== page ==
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The book of Genesis contains foundational material for Jewish and Christian theology, both historic and contemporary, and is almost certainly the most appealed-to book in the Old Testament in contemporary culture. R. W. L. Moberly’s The Theology of the Book of Genesis examines the actual use made of Genesis in current debates, not only in academic but also in popular contexts. Traditional issues such as creation and fall stand alongside more recent issues such as religious violence and Christian Zionism. Moberly's concern – elucidated through a combination of close readings and discussions of hermeneutical principle – is to uncover what constitutes good understanding and use of Genesis, through a consideration of its intrinsic meaning as an ancient text (in both Hebrew and Greek versions) in dialogue with its reception and appropriation both past and present. Moberly seeks to enable responsible theological awareness and use of the ancient text today, highlighting Genesis’ enduring significance.Read more
- Seeks to understand the enduring existential significance of Genesis
- Focusses on the ways people actually use Genesis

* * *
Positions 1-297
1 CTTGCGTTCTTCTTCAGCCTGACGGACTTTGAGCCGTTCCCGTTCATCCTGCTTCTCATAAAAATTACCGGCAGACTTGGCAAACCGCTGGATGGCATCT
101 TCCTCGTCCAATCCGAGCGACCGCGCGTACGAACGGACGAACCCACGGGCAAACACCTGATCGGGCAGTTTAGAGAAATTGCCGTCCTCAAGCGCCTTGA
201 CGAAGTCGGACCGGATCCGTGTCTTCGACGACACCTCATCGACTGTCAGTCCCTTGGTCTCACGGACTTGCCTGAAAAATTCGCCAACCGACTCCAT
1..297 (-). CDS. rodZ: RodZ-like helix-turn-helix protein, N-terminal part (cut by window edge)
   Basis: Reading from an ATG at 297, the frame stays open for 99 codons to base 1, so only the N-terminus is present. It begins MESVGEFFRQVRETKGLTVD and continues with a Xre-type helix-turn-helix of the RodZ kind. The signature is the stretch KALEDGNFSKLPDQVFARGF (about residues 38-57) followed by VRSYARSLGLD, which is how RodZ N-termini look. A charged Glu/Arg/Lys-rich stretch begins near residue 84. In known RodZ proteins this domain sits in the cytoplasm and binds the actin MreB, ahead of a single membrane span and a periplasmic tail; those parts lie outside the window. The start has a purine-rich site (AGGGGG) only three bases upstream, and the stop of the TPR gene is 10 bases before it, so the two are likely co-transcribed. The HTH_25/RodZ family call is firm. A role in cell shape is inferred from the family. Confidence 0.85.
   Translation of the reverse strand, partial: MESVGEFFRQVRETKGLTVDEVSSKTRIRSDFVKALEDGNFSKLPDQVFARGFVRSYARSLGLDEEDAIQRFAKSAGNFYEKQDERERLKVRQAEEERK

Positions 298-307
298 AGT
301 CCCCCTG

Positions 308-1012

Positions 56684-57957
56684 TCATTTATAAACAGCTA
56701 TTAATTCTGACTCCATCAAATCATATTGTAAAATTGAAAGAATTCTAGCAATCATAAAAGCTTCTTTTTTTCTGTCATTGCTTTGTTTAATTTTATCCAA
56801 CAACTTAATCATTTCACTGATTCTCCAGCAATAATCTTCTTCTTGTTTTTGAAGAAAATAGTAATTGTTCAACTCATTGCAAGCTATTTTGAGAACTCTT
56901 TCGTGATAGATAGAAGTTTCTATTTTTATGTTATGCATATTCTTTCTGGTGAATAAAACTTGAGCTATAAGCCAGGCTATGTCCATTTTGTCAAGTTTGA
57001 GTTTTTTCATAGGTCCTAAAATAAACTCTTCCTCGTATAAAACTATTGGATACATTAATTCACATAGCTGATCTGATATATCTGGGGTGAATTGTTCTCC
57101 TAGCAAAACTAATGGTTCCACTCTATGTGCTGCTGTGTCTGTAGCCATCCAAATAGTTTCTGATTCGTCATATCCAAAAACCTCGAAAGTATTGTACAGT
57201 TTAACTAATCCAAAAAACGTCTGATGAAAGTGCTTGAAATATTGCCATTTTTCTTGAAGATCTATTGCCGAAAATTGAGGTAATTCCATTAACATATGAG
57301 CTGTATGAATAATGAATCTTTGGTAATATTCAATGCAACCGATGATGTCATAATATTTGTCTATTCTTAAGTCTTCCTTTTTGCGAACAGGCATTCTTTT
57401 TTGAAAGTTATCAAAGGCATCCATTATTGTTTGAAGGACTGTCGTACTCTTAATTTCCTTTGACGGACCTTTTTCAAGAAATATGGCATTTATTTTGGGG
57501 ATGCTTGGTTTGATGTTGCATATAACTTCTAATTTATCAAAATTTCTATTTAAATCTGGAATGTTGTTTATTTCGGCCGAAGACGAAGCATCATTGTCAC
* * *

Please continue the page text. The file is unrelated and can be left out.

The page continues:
- Combines theological interpretations with close readings
Reviews & endorsements
Advance Review: “This little book is one of the most perceptive and probing discussions of the theological issues found in the book of Genesis. Combining great erudition with a highly accessible and engaging style and an eye for the deeper meaning, Walter Moberly is not afraid to challenge a consensus, to dig beneath a cliché, or to relate the ancient text to perennial existential issues in a way that few scholars do. Reading this volume cannot but deepen your understanding of the Bible.” – Jon D. Levenson, Albert A. List Professor of Jewish Studies, Harvard Divinity School
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- Date Published: May 2009
- format: Paperback
- isbn: 9780521685382
- length: 298 pages
- dimensions: 216 x 140 x 17 mm
- weight: 0.38kg
- availability: Manufactured on demand: supplied direct from the printer
Table of Contents
1. What is a 'theology of Genesis'?
2. On reading Genesis 1–11
3. Genesis 1: picturing the world
4. Genesis 2–3: Adam and Eve and 'the fall'
5. Genesis 4: Cain and Abel
6. Genesis 6–9: cataclysm and grace
7. On reading Genesis 12–50
8. Genesis 12:1–3: a key to interpreting the Old Testament?
9. Genesis 12:3a: a biblical basis for Christian Zionism?
10. Genesis 22: Abraham - model or monster?
11. Abraham and the 'Abrahamic faiths'
12. Genesis 37–50: Joseph.
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